Hall MH, Smoller JW, Cook NR, Schulze K, Hyoun Lee P, Taylor G, Bramon E, Coleman MJ, Murray RM, Salisbury DF, Levy DL
Psychiatry Res 2012 Dec;200(2-3):272-80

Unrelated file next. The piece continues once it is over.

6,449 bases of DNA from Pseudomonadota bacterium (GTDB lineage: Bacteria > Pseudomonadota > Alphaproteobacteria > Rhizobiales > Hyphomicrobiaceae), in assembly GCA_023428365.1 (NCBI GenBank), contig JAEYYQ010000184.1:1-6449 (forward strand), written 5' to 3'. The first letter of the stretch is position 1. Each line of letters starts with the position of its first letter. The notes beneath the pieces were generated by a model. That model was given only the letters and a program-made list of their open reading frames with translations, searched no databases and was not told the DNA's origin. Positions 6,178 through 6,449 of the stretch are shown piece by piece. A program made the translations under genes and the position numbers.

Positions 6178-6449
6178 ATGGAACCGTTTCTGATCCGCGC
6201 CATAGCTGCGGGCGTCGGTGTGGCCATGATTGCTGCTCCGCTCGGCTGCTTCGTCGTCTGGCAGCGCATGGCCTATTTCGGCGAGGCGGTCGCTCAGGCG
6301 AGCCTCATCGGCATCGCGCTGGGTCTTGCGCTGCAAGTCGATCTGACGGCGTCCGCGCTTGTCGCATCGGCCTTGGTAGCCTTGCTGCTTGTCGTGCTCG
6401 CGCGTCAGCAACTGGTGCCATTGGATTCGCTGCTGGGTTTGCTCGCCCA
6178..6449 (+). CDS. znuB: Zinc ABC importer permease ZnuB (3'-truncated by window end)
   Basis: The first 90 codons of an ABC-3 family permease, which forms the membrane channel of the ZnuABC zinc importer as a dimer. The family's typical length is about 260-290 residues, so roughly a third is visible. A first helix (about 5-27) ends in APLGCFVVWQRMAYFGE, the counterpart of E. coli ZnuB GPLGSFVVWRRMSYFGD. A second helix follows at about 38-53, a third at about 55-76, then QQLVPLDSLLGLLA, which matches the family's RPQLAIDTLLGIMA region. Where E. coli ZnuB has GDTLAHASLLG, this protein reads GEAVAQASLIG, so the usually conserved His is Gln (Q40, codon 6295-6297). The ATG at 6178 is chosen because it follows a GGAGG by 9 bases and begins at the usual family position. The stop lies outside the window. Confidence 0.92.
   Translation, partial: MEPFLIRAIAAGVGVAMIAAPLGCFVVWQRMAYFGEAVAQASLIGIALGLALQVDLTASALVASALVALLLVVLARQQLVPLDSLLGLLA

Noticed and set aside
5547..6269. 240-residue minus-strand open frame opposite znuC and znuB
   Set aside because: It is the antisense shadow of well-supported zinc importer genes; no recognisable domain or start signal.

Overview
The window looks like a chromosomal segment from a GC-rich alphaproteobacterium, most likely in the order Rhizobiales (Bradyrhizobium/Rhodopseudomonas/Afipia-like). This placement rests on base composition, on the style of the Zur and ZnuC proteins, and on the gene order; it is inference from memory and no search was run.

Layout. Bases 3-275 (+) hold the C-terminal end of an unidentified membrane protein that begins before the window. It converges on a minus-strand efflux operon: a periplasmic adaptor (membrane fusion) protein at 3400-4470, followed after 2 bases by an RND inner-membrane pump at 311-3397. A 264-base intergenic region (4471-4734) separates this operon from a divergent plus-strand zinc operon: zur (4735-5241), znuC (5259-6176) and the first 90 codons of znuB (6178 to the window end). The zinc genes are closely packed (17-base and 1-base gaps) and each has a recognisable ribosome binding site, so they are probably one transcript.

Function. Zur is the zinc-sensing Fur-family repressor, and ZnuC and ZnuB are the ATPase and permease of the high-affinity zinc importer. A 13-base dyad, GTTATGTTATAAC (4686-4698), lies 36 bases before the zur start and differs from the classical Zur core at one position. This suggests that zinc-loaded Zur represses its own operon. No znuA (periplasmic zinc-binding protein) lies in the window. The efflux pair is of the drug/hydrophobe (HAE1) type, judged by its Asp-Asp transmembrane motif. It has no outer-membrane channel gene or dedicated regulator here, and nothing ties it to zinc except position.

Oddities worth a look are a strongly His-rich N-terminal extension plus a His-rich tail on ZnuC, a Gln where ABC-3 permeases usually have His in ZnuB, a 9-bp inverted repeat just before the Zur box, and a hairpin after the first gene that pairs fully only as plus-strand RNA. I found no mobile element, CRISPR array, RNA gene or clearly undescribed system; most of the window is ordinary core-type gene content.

Historically, bipolar disorder and schizophrenia have been considered distinct disorders with different etiologies. Growing evidence suggests that overlapping genetic influences contribute to risk for these disorders and that each disease is genetically heterogeneous. Using cluster analytic methods, we empirically identified homogeneous subgroups of patients, their relatives, and controls based on distinct neurophysiologic profiles. Seven phenotypes were collected from two independent cohorts at two institutions. K-means clustering was used to identify neurophysiologic profiles. In the analysis of all participants, three distinct profiles emerged: “globally impaired”, “sensory processing”, and “high cognitive”. In a secondary analysis, restricted to patients only, we observed a similar clustering into three profiles. The neurophysiological profiles of the Schizophrenia (SZ) and Bipolar Disorder (BPD) patients did not support the Diagnostic and Statistical Manual of Mental Disorders (DSM) diagnostic distinction between these two disorders. Smokers in the globally impaired group smoked significantly more cigarettes than those in the sensory processing or high cognitive groups. Our results suggest that empirical analyses of neurophysiological phenotypes can identify potentially biologically relevant homogenous subgroups independent of diagnostic boundaries. We hypothesize that each neurophysiology subgroup may share similar genotypic profiles, which may increase statistical power to detect genetic risk factors.